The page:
Saturday, 19th Apr 2008 at 15:08 (webdesign)
Tags: cms, favicon, joomla, joomla 1.5, template, webdesign
Well, there am I trying to convince joomla 1.5 to use my template’s favicon instead of the default jommla flower . But no matter what it wouldn’t let me replace it by my own. What I’ve done so far:
- create the .ico file with Gimp, 32×32 (tried 16×16 also), 4 bpp 16-slot palette
- placed it in ../templates/my_template/favicon.ico
- reloaded page in browser
But still no favicon is shown in neither Opera nor Firefox under Windows.
Update: It seams I somehow used wrong colour palette, layer or whatever optioins. After I uploaded a png file to FavIcon and used the result it at least shows in Firefox. Opera seams to chuck up on the HTML header created by Joomla:
<title>Welcome to the Frontpage</title>
<link href="/joomla/templates/div_template/favicon.ico" rel="shortcut icon" type="image/x-icon" />
[... repeated multiple times somehow ...]
<link rel="stylesheet" href="http://localhost/joomla/templates/div_template/css/template_css.css" type="text/css"/>
<link rel="shortcut icon" href="http://localhost/joomla/images/favicon.ico" />
<link href="/joomla/css/template.css" rel="stylesheet" type="text/css" />
As far as my understanding goes Opera doesn’t mistaken as to overwrite the earlier favicon.ico link with the later and hence (as Opera does) show the correct, i.e. intended favicon for a glimpse of a second and than show none as the /joomla/images/ one is not there. If I place a copy in that directory on the server Opera also shows the icon — I asume the wrong one though!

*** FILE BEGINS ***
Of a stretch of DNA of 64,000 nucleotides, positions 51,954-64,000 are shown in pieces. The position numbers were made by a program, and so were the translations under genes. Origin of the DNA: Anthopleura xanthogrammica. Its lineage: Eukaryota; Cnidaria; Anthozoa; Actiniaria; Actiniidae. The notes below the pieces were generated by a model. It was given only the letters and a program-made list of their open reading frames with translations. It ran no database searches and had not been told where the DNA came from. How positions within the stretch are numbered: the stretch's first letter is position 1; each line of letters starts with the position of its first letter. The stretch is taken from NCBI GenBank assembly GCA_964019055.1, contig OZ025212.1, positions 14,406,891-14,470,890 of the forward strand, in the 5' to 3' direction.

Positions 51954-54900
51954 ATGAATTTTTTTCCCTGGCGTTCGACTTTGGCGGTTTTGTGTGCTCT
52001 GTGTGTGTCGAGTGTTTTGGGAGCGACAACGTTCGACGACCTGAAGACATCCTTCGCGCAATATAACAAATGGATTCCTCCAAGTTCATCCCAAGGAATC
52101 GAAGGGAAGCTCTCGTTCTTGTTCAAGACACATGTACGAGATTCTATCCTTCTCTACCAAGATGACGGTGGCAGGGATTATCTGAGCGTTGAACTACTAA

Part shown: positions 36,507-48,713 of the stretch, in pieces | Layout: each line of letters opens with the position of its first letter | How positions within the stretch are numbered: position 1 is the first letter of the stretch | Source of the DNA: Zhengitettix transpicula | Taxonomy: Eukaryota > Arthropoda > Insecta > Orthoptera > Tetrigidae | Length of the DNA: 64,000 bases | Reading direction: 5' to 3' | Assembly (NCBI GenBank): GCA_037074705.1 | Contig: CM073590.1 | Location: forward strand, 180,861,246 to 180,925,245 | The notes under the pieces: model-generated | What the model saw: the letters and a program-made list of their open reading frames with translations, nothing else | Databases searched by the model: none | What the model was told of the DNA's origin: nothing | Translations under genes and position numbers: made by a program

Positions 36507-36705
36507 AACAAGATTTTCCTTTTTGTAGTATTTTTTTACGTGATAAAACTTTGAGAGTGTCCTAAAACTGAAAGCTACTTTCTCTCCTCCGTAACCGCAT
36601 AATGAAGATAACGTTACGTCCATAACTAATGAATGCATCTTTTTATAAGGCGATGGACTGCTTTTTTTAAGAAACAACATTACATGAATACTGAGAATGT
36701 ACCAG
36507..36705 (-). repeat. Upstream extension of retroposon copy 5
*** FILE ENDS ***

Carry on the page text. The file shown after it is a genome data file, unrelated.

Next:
Well, anyway, now I know where the rub is…
Update 2008/05/08: I should have digged into templating a bit further and not just take it “as is”. Now in the html header of
.../templates/my_template/index.php I just leave out the line where it points to the joomla template but rather only have one “shortcut icon” href as below:
<jdoc:include type="head" />
<link rel="stylesheet" href="<?php echo $this->baseurl ?>/templates/system/css/system.css" type="text/css" />
<link rel="stylesheet" href="<?php echo $this->baseurl ?>/templates/system/css/general.css" type="text/css" />
<link rel="stylesheet" href="<?php echo $this->baseurl ?>/templates/<?php echo $this->template ?>/css/layout.css" type="text/css" />
<link rel="stylesheet" href="<?php echo $this->baseurl ?>/templates/<?php echo $this->template ?>/css/typography.css" type="text/css" />
<link rel="stylesheet" href="<?php echo $this->baseurl ?>/templates/<?php echo $this->template ?>/css/browserhacks.css" type="text/css" />